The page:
• Have you ever @mentioned a company in one of your posts?......What response did you get?

 

Direct download: LinkedInformed20214201.mp3
Category:general -- posted at: 12:00pm UTC

Welcome to episode 213. A big thanks to everyone who contributed with ideas of LinkedIn mistakes/disasters that I can use in a book I’m considering writing. If you have any other stories, please let me know by either sending me a message on LinkedIn (it’s free even if we are not connected) or leave a voicemail (link on the right side of this page) or email me at mark@linkedinformed.com.

Some ideas so far;
Employees using LinkedIn to get their own back on former employers and vice versa
Political posts or comments from someone who is in business - what does this achieve?
Posting pictures in factories that may include commercially sensitive material that contravenes an NDA (commonplace in China).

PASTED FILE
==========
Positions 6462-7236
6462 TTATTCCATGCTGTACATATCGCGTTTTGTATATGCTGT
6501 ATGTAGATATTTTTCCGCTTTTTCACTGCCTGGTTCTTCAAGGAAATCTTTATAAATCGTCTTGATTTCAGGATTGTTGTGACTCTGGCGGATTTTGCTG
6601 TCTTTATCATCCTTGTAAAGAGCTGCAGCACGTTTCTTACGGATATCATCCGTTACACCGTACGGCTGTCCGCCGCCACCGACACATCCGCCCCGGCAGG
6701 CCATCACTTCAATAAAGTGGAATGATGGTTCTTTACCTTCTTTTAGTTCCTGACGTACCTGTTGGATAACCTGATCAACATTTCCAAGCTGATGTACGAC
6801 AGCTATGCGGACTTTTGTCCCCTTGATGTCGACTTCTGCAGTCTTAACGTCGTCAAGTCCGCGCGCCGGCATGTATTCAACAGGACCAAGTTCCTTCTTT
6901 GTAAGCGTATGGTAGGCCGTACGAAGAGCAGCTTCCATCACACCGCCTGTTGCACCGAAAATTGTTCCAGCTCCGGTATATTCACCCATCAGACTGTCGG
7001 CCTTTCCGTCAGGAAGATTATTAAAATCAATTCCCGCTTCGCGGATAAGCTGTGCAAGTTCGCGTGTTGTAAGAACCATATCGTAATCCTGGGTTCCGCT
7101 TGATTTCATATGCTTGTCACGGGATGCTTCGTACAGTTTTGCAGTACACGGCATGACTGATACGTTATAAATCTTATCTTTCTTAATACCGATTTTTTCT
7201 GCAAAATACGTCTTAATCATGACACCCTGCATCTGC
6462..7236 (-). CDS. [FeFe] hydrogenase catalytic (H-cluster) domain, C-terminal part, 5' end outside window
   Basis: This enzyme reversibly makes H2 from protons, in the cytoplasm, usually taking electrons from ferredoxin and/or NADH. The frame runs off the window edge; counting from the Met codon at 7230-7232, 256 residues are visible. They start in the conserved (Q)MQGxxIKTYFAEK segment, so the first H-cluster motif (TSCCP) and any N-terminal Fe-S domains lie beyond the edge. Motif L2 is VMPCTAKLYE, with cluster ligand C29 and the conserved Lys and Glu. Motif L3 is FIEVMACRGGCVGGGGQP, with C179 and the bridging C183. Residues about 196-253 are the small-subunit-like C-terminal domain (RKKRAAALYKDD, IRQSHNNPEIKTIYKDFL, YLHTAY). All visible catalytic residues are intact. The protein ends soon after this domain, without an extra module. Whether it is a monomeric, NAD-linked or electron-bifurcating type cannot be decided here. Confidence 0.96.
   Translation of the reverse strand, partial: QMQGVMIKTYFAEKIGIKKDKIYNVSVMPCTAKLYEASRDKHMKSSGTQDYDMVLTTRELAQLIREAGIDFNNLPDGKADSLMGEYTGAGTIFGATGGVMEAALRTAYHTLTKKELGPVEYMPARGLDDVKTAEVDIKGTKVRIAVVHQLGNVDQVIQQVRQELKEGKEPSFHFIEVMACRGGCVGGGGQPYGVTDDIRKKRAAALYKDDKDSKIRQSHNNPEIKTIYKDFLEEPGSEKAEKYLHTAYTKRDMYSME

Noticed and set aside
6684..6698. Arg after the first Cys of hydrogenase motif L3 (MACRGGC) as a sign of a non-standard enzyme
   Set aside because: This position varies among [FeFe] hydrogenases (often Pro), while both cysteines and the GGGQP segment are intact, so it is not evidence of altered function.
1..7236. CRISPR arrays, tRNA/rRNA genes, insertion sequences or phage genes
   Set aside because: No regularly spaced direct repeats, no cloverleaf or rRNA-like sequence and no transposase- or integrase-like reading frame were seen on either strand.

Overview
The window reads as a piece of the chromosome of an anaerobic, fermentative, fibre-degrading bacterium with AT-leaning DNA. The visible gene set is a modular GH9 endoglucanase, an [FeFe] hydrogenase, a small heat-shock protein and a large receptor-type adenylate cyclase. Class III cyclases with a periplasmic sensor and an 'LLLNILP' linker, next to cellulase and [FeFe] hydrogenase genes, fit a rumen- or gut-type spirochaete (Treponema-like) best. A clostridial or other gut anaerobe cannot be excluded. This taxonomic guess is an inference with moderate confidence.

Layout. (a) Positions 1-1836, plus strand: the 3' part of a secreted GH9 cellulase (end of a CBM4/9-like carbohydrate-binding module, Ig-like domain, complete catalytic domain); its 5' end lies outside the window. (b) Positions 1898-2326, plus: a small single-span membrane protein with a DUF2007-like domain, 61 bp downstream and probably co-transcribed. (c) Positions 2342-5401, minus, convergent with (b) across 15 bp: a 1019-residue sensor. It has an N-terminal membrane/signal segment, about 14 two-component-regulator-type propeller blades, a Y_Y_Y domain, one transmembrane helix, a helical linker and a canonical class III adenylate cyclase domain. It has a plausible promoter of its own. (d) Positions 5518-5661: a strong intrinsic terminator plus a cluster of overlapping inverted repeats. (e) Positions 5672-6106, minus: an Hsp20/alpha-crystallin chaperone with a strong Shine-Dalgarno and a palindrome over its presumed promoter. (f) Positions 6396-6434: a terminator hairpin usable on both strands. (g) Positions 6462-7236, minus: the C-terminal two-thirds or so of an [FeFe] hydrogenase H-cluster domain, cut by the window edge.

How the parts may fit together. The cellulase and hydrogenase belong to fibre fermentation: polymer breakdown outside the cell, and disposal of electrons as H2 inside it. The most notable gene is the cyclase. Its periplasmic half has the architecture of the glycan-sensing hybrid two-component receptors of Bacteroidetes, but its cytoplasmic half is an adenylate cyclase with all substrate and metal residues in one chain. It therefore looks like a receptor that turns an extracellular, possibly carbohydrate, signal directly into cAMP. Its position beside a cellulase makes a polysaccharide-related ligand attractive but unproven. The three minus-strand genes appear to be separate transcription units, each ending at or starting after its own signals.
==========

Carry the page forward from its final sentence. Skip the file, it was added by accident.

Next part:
Overly religious posts or comments. Everyone is entitled to their beliefs but LinkedIn is not the place to preach!
@mentioning someone who does not speak your language!
Keep them coming!


I have been spending some of this week getting familiar with the new communities feature on LinkedIn and I’m so excited by it that I’ve decided to feature it on this weeks episode.

More of that later…..

Interesting Stuff I Saw This Week

Groups update - nothing to get too excited about but a recent post in a group managers forum confirmed that progress is still being made and that they see that “success is largely defined by the quality of the discussions and connections formed within Groups”. That sounds promising although at the same time they also suggest that they are working to help group managers in 4 areas - building, growing, engaging and managing. The 2nd one ‘growing’ worries me as I believe that large groups are what caused the problem in the first place.